I had to cut a trip to the Berkshires short this weekend due to the hurricane (thanks Irene). Luckily, I managed to soak in a bit of the calm and beauty that is this section of Western Massachusetts before having to hoof it back to New York before the impending disaster (it ended up never really getting that bad in the city but better safe than sorry).
I met up with a friend from Cambridge, and we stayed in the town of Lenox where everything is charming from the 19th century library to the free doggie bag despensers.
Although many things were planned for the trip, the most important was attending Jacob’s Pillow to see the Mark Morris Dance Group (MMDG) perform, which we happily did on Friday evening.
As some of you may know, I simply adore Mark Morris; I think he’s an absolute genius. This year marks the 30th anniversary of his company and so I timed my visit to the Berkshires to coincide with their performance at Jacob’s Pillow, the summer dance festival that draws some of the best dancers and companies from around the globe.
In 1930, famed modern dance pioneer Ted Shawn purchased a farm in Becket, Massachusetts. Named Jacob’s Pillow by its original owners—a large boulder on the grounds resembling a pillow and a ladder-shaped road up to the farm reminded them of the biblical story of Jacob—Shawn planned to turn it into a retreat for his new all male dance company. In the summer of 1933, the company began to give public performances on the grounds and thus the seeds for the Jacob’s Pillow Dance Festival were planted.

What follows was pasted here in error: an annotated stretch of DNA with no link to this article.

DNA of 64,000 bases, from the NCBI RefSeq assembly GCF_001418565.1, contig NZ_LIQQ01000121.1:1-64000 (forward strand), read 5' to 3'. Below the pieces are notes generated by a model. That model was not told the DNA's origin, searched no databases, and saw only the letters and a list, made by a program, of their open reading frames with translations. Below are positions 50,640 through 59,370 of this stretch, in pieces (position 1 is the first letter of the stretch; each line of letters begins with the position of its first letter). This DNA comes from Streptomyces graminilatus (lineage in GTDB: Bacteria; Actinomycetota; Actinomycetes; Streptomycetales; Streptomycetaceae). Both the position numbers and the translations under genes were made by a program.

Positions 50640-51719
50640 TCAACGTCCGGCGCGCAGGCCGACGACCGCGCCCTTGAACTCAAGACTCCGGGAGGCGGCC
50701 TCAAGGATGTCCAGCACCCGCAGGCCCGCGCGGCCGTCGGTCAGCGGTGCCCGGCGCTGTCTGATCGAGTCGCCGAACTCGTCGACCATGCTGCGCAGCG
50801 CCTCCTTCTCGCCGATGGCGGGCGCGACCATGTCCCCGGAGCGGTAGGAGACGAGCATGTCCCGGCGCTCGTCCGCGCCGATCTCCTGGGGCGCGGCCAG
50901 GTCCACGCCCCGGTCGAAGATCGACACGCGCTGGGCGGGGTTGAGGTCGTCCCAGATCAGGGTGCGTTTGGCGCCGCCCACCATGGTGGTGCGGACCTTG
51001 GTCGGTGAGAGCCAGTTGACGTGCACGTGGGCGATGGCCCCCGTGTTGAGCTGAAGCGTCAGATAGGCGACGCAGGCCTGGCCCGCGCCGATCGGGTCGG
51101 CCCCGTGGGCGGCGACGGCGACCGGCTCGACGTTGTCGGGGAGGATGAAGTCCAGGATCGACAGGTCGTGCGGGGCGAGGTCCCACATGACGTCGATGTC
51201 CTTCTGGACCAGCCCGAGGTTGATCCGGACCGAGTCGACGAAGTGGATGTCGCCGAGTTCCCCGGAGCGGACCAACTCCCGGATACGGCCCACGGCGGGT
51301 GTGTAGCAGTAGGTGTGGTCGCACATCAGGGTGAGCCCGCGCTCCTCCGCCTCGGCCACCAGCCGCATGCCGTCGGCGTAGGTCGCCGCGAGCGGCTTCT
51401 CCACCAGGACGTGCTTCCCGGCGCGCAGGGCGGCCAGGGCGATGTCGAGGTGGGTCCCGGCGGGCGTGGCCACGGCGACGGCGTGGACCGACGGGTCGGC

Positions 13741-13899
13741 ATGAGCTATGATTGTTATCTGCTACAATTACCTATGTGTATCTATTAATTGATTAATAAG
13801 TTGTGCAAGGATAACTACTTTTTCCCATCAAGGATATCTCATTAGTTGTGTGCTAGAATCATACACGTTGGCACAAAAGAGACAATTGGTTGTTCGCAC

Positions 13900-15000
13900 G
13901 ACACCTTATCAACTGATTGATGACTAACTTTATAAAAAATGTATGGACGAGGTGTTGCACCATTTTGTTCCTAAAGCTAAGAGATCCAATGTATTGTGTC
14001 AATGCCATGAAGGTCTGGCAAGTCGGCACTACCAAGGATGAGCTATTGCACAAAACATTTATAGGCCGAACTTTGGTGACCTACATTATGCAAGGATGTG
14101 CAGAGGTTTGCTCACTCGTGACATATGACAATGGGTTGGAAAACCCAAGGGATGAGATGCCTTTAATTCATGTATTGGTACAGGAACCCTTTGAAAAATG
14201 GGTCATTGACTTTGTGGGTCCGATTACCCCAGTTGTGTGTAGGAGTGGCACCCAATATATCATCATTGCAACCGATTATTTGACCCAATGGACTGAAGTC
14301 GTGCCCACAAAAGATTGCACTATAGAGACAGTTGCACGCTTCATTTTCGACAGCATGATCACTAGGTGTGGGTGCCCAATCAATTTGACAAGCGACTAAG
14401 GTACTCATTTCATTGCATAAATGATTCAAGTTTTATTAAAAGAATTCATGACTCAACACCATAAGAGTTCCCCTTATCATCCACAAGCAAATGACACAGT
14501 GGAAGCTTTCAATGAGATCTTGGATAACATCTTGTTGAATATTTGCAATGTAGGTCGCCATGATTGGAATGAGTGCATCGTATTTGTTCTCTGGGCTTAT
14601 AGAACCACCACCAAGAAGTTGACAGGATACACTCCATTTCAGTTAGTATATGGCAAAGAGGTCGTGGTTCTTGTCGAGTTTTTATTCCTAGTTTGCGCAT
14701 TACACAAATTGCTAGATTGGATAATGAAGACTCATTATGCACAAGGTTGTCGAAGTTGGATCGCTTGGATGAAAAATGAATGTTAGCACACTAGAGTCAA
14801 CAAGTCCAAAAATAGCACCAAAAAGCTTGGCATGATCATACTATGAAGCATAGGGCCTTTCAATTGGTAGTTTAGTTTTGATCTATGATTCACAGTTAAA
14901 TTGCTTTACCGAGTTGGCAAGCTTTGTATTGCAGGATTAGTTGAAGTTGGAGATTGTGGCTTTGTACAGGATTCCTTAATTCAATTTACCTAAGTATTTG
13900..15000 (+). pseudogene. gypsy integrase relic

There is something almost magical about Jacob’s Pillow. Walking around the grounds with its quaint wooden barns and houses that serve as performance spaces, practice studios, and offices, it's hard to imagine a more beautiful or relaxing place to watch dance. Before the performance, we dined at the outdoor Pillow Café and enjoyed our wine while watching the sun set over the trees.
The MMDG performed four pieces that symbolized the company’s history: Resurrection, which was performed to Richard Rodgers' "Slaughter on 10th Avenue" and had the dancers in wonderful star and harlequin pajamas; Ten Suggestions, a solo originally danced by Morris himself and which was ably handled by Amber Star Merkens this time round; Dancing Honeymoon, set to a collection of popular songs from the 1920s and 30s and which involved, among other things, the tossing of folding chairs (no worry, none were dropped); and V, set to the music of Robert Schumann and probably one of the most moving pieces of dance I’ve ever seen (this was my third or fourth time seeing it performed and it never gets old). There are so many things to love about this company—the variety of the dancers (my favourite is Lauren Grant who is short like me and a complete powerhouse), the way Morris weaves humour into the pieces, the perfect melding of music with dance that is so uniquely Morris.
The biggest disappointment of having to leave early was missing a visit to the Mount, the home of Edith Wharton in Lenox. The restored residence of the great author with its magnificent gardens is a perfect place to spend a day. I hadn’t been in a few years and was looking forward to seeing it again. I guess I will just have to return another time.
Photos by Michele.
Photos by Michele.